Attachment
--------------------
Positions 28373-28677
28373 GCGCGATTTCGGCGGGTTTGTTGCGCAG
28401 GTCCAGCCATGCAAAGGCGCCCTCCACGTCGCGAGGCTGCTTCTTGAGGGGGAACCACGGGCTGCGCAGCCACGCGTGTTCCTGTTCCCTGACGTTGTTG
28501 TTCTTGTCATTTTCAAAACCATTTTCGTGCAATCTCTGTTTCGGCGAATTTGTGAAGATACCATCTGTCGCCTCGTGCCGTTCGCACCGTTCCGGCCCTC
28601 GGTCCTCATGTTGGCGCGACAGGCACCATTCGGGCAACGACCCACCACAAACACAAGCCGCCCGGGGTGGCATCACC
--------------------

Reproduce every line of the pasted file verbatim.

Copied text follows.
Positions 28373-28677
28373 GCGCGATTTCGGCGGGTTTGTTGCGCAG
28401 GTCCAGCCATGCAAAGGCGCCCTCCACGTCGCGAGGCTGCTTCTTGAGGGGGAACCACGGGCTGCGCAGCCACGCGTGTTCCTGTTCCCTGACGTTGTTG
28501 TTCTTGTCATTTTCAAAACCATTTTCGTGCAATCTCTGTTTCGGCGAATTTGTGAAGATACCATCTGTCGCCTCGTGCCGTTCGCACCGTTCCGGCCCTC
28601 GGTCCTCATGTTGGCGCGACAGGCACCATTCGGGCAACGACCCACCACAAACACAAGCCGCCCGGGGTGGCATCACC